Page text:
SpaceX’s Dragon spacecraft has gotten its wings and is set to soar to the International Space Station (ISS) in about a month. NASA and SpaceX are currently targeting a liftoff on Feb. 7 from Space Launch Complex 40 at Cape Canaveral Air Force Station in Florida.
Dragon is a commercially developed unmanned cargo vessel constructed by SpaceX under a $1.6 Billion contract with NASA. The Dragon spacecraft will launch atop a Falcon 9 booster rocket also built by SpaceX, or Space Exploration Technologies.
The Feb. 7 demonstration flight – dubbed COTS 2/3 – represents the first test of NASA’s new strategy to resupply the ISS with privately developed rockets and cargo carriers under the Commercial Orbital Transportation Services (COTS) initiative.
Following the forced retirement of the Space Shuttle after Atlantis final flight in July 2011, NASA has no choice but to rely on private companies to loft virtually all of the US share of supplies and equipment to the ISS.
The Feb. 7 flight will be the first Dragon mission actually tasked to dock to the ISS and is also the first time that the Dragon will fly with deployable solar arrays. The twin arrays are the primary power source for the Dragon. They will be deployed a few minutes after launch, following Dragon separation from the Falcon 9 second stage.
The solar arrays can generate up to 5000 watts of power on a long term basis to run the sensors and communications systems, drive the heating and cooling systems and recharge the battery pack.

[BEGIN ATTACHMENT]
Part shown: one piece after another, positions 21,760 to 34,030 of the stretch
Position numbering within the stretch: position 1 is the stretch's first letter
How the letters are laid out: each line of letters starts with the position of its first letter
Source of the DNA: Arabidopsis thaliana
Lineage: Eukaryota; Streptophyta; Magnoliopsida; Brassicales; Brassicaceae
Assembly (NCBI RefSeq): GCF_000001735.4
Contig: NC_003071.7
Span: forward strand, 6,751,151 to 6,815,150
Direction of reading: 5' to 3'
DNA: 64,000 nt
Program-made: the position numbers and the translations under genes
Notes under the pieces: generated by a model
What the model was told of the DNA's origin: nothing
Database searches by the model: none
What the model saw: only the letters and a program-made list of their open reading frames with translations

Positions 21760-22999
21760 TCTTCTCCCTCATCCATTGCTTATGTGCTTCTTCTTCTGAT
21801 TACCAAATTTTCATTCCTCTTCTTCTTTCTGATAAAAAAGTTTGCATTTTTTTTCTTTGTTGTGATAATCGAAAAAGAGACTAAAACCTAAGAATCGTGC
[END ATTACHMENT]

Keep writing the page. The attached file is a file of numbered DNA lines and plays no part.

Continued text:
SpaceX designed, developed and manufactured the solar arrays in house with their own team of engineers. As with all space hardware, the arrays have been rigorously tested for hundreds of hours under the utterly harsh conditions that simulate the unforgiving environment of outer space, including thermal, vacuum, vibration, structural and electrical testing.
The two arrays were then shipped to Florida and have been attached to the side of the Dragon’s bottom trunk at SpaceX’s Cape Canaveral launch processing facilities. They are housed behind protective shielding until commanded to deploy in flight.
Video Caption: SpaceX testing of the Dragon solar arrays. Credit: SpaceX
I’ve toured the SpaceX facilities several times and seen the Falcon 9 and Dragon capsule launching on Feb. 7. The young age and enthusiasm of the employees is impressive and quite evident.
NASA recently granted SpaceX the permission to combine the next two COTS demonstration flights into one mission and dock the Dragon at the ISS if all the rendezvous practice activities in the vicinity of the ISS are completed flawlessly.
The ISS crew is eagerly anticipating the arrival of Dragon, for whch they have long trained.
“We’re very excited about it,” said ISS Commander Dan Burbank in a televised interview from on board the ISS earlier this week.
The ISS crew will grapple the Dragon with the station’s robotic arm when it comes within reach and berth it to the Earth-facing port of the Harmony node.
“From the standpoint of a pilot it is a fun, interesting, very dynamic activity and we are very much looking forward to it,” Burbank said. “It is the start of a new era, having commercial vehicles that come to Station.”
Burbank is a US astronaut and captured stunning images of Comet Lovejoy from the ISS just before Christmas, collected here.